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Sunday, May 20, 9:00 am - 5:00 pm; Limit: 20 participants

Cost: $100.00 SFS members; $50.00 SFS student members

Advances in R packages that access and analyze spatial data can simplify the research process and allow for both GIS and statistical analyses to be conducted in a single software. In addition, there are several R packages that allow researchers show their methods in open and highly accessible documents. This workshop will focus on the basics of using the R language to read and write spatial data, deal with map projections, and the structure of these spatial data in R. The workshop will explore ways to read, write, and manipulate raster data in R. In addition, the workshop will look at some examples of both vector and raster analysis in R such as subsetting, extracting information, and overlaying data using R packages such as sp, sfr, rgdal, raster, and rgeos. Finally, we will explore several new R packages that simplify access to numerous spatial datasets (e.g., geoknife, LAGOSNE) to obtain covariates for analyses. All of the tools in this workshop will be explored within the context of several R tools and packages (e.g., maptools, leaflet) that can produce a transparent workflow, including interactive maps that can be shared with other researchers or the public. Ryan Hill and Marcus Beck have over 20 years combined experience working in R and will be fusing lecture and hands-on exercises to facilitate the training. Participants are expected to have some experience with R and GIS (Arc GIS).


Sunday, May 20, 9:00 am - 5:00 pm; Limit: 20 participants

Cost: $150.00 SFS members; $75.00 SFS student members

This workshop will primarily focus on diagnostic identification of the larvae of N. American Trichoptera. We will survey the fauna in an overview designed to familiarize workers with the characters that facilitate the identification of families and common genera. Participants are encouraged to bring personal materials and problematic specimens for practice and/or expert determination. Depending on participant interest, there will be time allotted to instruction on morphological characters useful for diagnosing adult Trichoptera. This workshop will be taught by Dr. Jason L. Robinson of the Illinois Natural History Survey.


Wednesday, May 23, 12:00 pm - 1:30 pm; Limit: 50 participants

COBO Center - 313AB; Includes box lunch

A panel discussion about the peer review process. Come meet your Freshwater Science Associate Editors and take advantage of the opportunity to ask questions about how to do peer reviews, what to look for, and how to write a constructive review. We also will address effective ways to respond to peer reviews you receive during manuscript submission and review.


Thursday, May 24, 12:30 pm - 2:00 pm; Limit: 20 participants

COBO Center - 313AB; Cost: $15

The Early Career Workshop will focus on student mentoring and training. Panelists from a range of institutions will lead the discussion, and the scope will include both undergraduate and graduate mentoring. Open to SFS members who have finished their terminal degree within the last 10 years. Lunch is included.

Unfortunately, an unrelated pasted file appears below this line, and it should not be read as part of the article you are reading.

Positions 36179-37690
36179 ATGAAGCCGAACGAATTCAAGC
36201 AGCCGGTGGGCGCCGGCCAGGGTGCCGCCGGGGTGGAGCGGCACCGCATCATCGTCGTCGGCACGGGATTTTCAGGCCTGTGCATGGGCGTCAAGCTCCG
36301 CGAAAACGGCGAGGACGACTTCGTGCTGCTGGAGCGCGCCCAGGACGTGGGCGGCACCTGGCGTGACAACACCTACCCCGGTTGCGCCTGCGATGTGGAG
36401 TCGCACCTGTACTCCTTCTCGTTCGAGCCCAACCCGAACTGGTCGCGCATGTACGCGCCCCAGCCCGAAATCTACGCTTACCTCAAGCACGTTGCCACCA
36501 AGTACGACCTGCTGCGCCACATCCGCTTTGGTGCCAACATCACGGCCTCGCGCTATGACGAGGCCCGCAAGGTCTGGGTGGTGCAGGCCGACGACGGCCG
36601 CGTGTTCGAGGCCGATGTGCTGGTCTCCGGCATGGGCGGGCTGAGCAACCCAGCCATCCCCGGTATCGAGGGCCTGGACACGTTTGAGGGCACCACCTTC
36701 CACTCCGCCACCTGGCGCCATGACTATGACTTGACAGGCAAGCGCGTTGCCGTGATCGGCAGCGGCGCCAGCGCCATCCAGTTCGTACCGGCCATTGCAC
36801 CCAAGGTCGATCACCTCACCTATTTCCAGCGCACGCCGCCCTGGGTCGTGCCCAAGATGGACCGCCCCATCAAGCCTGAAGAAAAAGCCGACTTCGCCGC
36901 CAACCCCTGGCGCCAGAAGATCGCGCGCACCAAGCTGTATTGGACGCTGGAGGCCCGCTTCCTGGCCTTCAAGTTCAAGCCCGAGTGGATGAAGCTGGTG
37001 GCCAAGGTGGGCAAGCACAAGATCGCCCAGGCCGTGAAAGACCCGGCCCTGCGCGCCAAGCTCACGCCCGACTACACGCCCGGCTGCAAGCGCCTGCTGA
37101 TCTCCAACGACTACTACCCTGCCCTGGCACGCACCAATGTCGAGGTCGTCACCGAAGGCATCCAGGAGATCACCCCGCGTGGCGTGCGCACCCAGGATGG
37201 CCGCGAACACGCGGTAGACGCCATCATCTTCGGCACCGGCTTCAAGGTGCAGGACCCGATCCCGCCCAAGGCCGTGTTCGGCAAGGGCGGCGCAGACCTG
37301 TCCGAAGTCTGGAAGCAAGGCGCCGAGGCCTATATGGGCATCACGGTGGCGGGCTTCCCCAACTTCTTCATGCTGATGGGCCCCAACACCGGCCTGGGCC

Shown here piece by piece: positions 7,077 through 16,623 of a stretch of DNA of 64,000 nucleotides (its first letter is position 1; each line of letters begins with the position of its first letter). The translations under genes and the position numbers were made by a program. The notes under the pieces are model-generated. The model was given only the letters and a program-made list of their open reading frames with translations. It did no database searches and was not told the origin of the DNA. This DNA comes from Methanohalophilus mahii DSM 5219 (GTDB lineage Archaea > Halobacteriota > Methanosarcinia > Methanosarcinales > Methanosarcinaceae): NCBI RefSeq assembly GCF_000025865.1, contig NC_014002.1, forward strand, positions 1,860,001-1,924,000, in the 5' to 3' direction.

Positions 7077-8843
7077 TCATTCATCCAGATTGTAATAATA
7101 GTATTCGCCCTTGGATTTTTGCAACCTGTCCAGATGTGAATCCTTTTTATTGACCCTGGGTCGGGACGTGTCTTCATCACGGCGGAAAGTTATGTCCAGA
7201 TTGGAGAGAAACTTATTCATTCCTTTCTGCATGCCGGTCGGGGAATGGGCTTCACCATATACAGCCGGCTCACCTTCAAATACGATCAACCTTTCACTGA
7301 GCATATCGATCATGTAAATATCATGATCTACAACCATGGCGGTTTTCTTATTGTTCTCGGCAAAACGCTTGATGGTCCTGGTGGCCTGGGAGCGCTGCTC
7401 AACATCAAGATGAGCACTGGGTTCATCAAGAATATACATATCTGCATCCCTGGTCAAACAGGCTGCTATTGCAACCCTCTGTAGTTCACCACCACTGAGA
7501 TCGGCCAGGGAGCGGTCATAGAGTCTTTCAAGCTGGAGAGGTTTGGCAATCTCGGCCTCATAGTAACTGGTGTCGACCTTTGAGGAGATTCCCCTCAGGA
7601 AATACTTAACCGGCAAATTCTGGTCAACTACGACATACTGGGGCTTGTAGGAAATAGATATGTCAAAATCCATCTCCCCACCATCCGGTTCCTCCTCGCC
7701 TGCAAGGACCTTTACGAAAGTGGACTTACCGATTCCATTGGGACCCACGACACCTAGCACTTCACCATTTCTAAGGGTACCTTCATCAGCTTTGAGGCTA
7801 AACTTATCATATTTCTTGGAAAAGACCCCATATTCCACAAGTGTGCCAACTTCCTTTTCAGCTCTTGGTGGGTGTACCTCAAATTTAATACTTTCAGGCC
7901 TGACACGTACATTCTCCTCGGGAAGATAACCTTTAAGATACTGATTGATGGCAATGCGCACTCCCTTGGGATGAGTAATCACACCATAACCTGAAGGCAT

INCLUSIVITY WORKSHOP: Inclusive and Accurate Approaches for Teaching Sex and Gender in Biology

Tuesday, May 22, 1:00-4:00 pm; Limit: 50 participants

COBO Center - 330B

Sexual reproduction, behavior, and selection are complex processes, but are overly-simplified into binary concepts and conflated with human gender and sexual identity. With this workshop, we will empower educators and mentors with definitions, examples, and resources to expand their toolbox beyond binary constructions of sex, sexuality and gender in biology.

Putting Your Science "In the Room": Communicating Science to Inform Environmental Policy and Management Decisions

Sunday, May 20, 1:00-5:00 pm; Limit: 10 participants

COBO Center - 330A

Environmental managers and policy-makers at all levels of government rely upon rigorous scientific research and analysis to inform their decisions on natural resource management. Their decisions, and thus the science, not only impact the natural resource itself, but often a wide range of stakeholders – the public, regulated and non-regulated industries. This combination workshop and special session focus on the transactions that occur between scientists and environmental managers and policy-makers "in the room" where natural resource management decisions are made. Scientists will have an opportunity to broker these transactions by communicating the scientific research they are presenting at the conference to a panel of state and federal water quality managers who operate in Clean Water Act implementation programs. Communication will occur through the preparation of a one-page briefing document that will be provided to the panelists and registered attendees prior to the conference. Scientists will be asked to deliver a five-minute brief to the panel in which they describe the environmental problem or issue, their scientific research, and the action they are seeking. A five-minute question and answer period will follow with additional feedback from a science communication specialist. A follow-up special session will repeat this exercise and give scientists an opportunity to hone their communication skills. This workshop/special session has three objectives:

  1. To mutually increase awareness of relevant science and the potential application of that science in environmental policy and management,
  2. To enhance science communication, and
  3. To connect science practitioners to specific environmental policy and management